18 January 1999 00:00 [Source: ICB Americas]By Don Richards
Tremors continue to reverberate from Surface Transportation Board's refusal to consider an industry-government consensus plan to open up railroad competition in Texas.
Chemical shippers are upset about the STB's decision on December 21 to dismiss an industry-sponsored proposal to force Union Pacific Railroad to give up trackage to allow increased competition in lines around Houston and the Gulf Coast (CMR, 12/28/98, pg. 5).
A rail district, created by Brazoria and Fort Bend Counties to compete with UPRR because of the railroad's poor service in the area last year, also faces an uncertain future because of the ruling.
Jon Fisher, of Texas Chemical Council, is not surprised that STB dismissed the so-called consensus plan, which was promoted by TCC, Chemical Manufacturers Association, Society of the Plastics Industry, Kansas City Southern Railway, Texas-Mexican Railway, Railroad Commission of Texas and others.
Following Union Pacific's 1996 merger with Southern Pacific Rail Corporation, rail service deteriorated, costing the chemical industry millions of dollars and triggering lawsuits against UPRR by a host of companies including Dow, DuPont and Union Carbide.
Given that the board disallowed a similar proposal by TCC last March, Mr. Fisher concedes that the consensus plan would have been thrown out no matter what. "They're only going to do what the railroads want," he says.
Union Pacific, in its final service report before that function is turned over to the Association of American Railroads, says that car inventories on its system dropped significantly. They averaged 322,454 cars in late December, with the total for Texas and Louisiana falling below 98,000 cars. Train speeds, as low as 12 miles an hour during the crisis, have risen to more than 17 miles an hour.
Mr. Fisher remains skeptical. "If [the figures] are accurate, that's good," he says. "But their bumbling cost [the Texas chemical industry] a bunch of money."
He maintains that if two railroads are competing for the same business, they will be highly efficient "and nobody's going to look for other modes of transportation. I'm a big believer in competition."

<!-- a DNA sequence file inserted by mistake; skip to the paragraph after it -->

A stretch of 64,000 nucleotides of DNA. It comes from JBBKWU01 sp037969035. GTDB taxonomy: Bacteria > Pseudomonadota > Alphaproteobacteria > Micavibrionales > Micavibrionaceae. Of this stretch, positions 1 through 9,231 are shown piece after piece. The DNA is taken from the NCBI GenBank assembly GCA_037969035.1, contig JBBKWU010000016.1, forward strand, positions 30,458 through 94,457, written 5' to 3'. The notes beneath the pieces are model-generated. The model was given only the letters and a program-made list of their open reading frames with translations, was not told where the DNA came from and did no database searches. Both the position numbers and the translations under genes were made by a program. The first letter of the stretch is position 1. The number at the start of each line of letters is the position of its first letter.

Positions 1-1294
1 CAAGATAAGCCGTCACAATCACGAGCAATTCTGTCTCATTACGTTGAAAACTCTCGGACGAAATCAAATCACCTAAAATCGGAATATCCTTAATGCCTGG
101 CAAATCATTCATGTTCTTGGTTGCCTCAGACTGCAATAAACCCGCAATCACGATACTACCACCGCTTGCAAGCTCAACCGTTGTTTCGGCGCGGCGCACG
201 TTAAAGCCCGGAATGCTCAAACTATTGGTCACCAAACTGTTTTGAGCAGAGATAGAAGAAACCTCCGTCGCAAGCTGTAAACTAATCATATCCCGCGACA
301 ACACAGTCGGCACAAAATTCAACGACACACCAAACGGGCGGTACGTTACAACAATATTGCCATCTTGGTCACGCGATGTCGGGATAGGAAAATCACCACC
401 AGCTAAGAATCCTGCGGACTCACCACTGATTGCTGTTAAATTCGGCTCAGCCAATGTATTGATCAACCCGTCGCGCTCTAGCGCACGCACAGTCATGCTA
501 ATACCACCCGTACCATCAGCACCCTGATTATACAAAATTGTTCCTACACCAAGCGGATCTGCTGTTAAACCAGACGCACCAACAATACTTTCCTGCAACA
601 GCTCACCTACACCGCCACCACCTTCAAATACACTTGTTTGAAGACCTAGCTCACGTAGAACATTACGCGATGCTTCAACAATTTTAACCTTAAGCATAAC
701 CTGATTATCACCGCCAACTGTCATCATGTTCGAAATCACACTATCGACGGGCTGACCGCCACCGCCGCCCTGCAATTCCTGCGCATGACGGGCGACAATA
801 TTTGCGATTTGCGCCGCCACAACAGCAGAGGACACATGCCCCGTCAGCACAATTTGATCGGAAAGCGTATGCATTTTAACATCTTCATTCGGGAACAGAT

But in its December 21 ruling, the federal agency said, "Whatever the merits of the more-competitors-enhance-infrastructure-investment argument, it is more appropriately made in an open access debate before Congress involving the entire rail system than in this case."
Among other UPRR developments, the company is building a $4 million, five-track expansion of its storage-in-transit (SIT) railyard in Spring, north of Houston, to support chemical business along the Gulf Coast.
SIT yards are small railyards in which covered hopper cars loaded with customers' plastic pellets are stored. Such rolling warehousing reduces the need for storage at the manufacturing site and saves time when the pellets are transported to their destination.
The 39-track Spring SIT yard was built in phases from 1981 to 1984 and has a storage capacity of 1,442 cars. Following construction of the five additional tracks, storage capacity will increase to 1,640 cars. The project will be completed in late February.
UPRR recently opened a $3.5 million, seven-track SIT yard in Longview with a storage capacity of 260 rail cars to support the chemical business in the Longview area and the Gulf Coast.
In the Brazosport area, founders of the Gulf Link Rail District hoped that a favorable ruling by the STB would allow them to buy existing rail lines, but the federal board's decision only allows the district to build additional trackage, which may be too costly for local companies.
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